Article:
McELROY: It’s certainly a headline issue. Making this announcement on a visit to Washington is a big deal. The Chinese had a number of trial cap-and-trade systems; seven of them in fact. This is a national cap-and-trade system. It’s my understanding that it doesn’t apply to the transportation sector, it applies mostly to stationary sources: the power sector, iron and steel, cement, and so on. They’re the easiest ones to deal with, and are also what the Europeans have focused on.
The ideal cap-and-trade system would be one in which the government defines the total emissions of carbon that are permitted and auctions off rights to those emissions. That would then set a market price on what the emissions are going to cost and allows individual sources to trade — either sell permits when they have made investments that cut their emissions more than they expected, or buy from another organization. That’s the ideal system, but we’re a long way from having that.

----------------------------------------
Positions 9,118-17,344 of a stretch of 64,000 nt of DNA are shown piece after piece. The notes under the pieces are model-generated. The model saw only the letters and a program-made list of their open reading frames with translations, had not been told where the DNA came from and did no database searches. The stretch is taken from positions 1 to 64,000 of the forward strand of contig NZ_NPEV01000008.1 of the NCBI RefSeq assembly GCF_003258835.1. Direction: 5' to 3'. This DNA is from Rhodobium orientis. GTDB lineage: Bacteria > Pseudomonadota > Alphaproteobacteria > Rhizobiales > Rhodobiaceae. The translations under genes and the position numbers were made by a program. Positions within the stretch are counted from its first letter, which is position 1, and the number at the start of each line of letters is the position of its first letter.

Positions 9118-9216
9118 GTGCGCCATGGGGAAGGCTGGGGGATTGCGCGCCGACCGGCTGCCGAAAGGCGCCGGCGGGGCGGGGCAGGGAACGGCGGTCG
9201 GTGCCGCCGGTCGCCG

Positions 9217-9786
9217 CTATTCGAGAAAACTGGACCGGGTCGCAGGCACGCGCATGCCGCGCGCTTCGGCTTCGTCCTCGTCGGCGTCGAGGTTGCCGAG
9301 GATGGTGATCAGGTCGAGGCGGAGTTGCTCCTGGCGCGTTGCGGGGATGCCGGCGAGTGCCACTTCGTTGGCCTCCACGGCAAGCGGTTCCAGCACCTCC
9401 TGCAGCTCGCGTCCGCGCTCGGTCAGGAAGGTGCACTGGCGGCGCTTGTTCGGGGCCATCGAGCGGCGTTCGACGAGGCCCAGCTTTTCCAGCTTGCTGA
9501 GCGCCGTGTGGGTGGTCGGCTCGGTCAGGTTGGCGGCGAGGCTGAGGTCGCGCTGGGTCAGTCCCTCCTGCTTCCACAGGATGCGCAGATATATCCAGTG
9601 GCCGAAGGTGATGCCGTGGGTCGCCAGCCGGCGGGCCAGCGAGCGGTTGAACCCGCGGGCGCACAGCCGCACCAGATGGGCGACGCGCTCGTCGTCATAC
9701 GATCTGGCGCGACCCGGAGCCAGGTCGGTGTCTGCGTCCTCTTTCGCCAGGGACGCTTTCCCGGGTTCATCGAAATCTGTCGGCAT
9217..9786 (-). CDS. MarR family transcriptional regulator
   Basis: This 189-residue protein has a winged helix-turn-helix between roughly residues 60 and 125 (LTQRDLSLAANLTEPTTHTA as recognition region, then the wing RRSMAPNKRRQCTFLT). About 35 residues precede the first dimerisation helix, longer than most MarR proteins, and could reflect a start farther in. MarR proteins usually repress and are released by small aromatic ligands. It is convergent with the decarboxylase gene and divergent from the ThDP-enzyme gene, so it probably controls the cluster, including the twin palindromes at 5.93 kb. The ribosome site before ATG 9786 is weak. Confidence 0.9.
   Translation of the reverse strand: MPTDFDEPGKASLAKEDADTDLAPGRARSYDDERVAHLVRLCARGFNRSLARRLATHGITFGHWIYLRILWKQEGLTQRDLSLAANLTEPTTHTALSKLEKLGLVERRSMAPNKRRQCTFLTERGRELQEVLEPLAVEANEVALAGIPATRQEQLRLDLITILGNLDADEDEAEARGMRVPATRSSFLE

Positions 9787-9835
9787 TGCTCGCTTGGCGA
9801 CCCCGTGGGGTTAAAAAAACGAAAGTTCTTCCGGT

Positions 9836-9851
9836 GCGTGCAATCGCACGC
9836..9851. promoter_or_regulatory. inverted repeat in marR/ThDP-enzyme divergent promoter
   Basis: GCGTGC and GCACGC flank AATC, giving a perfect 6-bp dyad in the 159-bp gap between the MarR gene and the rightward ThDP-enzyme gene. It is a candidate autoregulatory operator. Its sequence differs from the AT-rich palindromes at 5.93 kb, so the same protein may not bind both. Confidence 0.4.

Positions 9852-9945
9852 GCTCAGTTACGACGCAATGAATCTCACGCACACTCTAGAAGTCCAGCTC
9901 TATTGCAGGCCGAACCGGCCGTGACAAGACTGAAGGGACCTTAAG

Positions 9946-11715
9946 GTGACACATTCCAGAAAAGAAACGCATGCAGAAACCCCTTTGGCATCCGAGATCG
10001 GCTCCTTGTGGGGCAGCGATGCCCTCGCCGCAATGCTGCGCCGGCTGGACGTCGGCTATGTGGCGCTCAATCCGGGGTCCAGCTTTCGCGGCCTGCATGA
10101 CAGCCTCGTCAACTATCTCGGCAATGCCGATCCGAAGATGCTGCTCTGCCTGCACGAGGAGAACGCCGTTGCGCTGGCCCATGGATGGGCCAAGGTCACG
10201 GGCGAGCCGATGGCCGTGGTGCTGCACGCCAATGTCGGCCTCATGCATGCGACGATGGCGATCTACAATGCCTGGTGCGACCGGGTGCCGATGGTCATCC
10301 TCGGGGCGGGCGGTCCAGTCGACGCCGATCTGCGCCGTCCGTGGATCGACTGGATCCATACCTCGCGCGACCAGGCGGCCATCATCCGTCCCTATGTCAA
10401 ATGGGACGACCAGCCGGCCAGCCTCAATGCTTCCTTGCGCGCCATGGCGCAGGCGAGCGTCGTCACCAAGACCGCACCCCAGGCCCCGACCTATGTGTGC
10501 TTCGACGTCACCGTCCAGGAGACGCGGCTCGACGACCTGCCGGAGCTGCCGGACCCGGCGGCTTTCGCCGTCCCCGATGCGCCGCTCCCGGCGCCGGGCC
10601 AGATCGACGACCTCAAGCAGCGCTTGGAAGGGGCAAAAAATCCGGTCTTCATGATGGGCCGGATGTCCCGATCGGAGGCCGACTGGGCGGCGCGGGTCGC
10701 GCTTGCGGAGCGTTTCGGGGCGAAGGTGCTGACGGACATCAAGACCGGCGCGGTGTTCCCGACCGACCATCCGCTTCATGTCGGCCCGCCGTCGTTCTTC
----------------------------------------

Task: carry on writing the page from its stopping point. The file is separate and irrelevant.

The way this is really going, in Europe, in the U.S., and in China, is that individual sectors are allocated an emission quota. Let’s take the power sector. You have lots and lots of CO2 producing plants, so you have to allocate the permits to individual plants and then allow trading to take place. How do you do that? There certainly is great opportunity for preference to be given to particular plants or particular regions. Politics can play a big role. But in principle, if you’ve allocated the permits fairly, the trading can provide economic incentives for plants to reduce their emissions.
GAZETTE: Is this a fulfillment of the agreement that was previously made between the U.S. and China? Is it an add-on to that agreement? How does this fit into it?